ESPN Explores Innovative Remote Integration Model (UPDATED: 2/05/17)

The last few years have seen an exorbitant growth in the value of live sports rights. Networks have stockpiled these live rights in order to provide wall-to-wall live sports on their 24/7 channels dedicated to sports. With the quantity of sports being produced, and the price at which the rights are acquired constantly growing, it comes as no surprise that the networks are looking to cut costs. The challenge for the networks is to cut costs, while the only thing rising faster than the live rights is the expectation of their viewers.

One way that ESPN has been able to cut costs, without compromising the high quality of their broadcasts is by implementing more of an “at-home” workflow. Since NBC heavily relied on an “at-home” workflow at the 2008 Beijing Olympics, profiled in the October 2008 issue of Broadcast Engineering magazine, the other networks have looked into ways to incorporate this workflow in to their own events. In 2013, ESPN looked for a way to expand this concept, and implemented their own remote integration model (which would come to be known as REMI), which would culminate with their production of the 2014 FIFA World Cup from Brazil.

“Despite the changes behind the scenes, viewers should receive the same quality production level that they’ve come to expect from ESPN,” Dave Miller, ESPN senior coordinating producer said. “In short, we will maintain a consistent level of quality in a more efficient way.”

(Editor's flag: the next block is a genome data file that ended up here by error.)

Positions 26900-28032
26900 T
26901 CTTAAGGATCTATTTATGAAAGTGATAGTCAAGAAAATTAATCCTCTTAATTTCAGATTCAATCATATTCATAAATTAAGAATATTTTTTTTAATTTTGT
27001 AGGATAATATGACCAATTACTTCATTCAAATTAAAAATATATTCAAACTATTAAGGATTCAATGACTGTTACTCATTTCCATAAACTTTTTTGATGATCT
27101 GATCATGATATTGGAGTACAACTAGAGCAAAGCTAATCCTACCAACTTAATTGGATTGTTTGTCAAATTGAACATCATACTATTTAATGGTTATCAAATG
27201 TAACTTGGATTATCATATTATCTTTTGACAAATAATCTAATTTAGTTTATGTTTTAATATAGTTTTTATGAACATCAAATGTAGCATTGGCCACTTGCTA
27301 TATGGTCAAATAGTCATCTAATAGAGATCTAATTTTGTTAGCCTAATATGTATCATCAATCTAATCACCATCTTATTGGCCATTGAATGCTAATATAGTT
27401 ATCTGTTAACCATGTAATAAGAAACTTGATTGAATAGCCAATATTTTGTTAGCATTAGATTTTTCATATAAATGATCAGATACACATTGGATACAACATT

The Pac-12 Networks launched by the Pac-12 Conference in August of 2012, has heavily relied on an at-home workflow in order to not only produce more events at a lower cost, but also to supplement their broadcasts with a wide array of equipment that wouldn’t have been available before for the quantity of events. According to Sports Video Group, 277 of the 850 live events relied on the IP production model, with almost all of their events receiving support utilizing their IP studios located in San Francisco.

In 2013, ESPN delved into this type of IP production-utilizing fiber to send raw action and host feeds of the X Games back to their broadcast center located in Bristol, CT. The savings realized by ESPN by utilizing this type of at-home workflow stem from the reduction in the number of editors, producers and support personnel along with their travel expenses, hotels and per diems.

In November of 2014, at the start of the college basketball season, ESPN announced that they would be expanding their Bristol integration on basketball productions. With a planned 2700 college basketball games planned across all of ESPN’s outlets. ESPN announced in a press release that they would “supplement its on-site event presence with production support originating at ESPN”. See below how ESPN planned to utilize this new remote integration model.

“We have a new state-of-the-art facility and a commitment to the latest production innovations,” said ESPN Vice President, Remote Operations, Chris Calcinari. “Given those resources and the frequency and volume of college basketball, we are able to try something new.”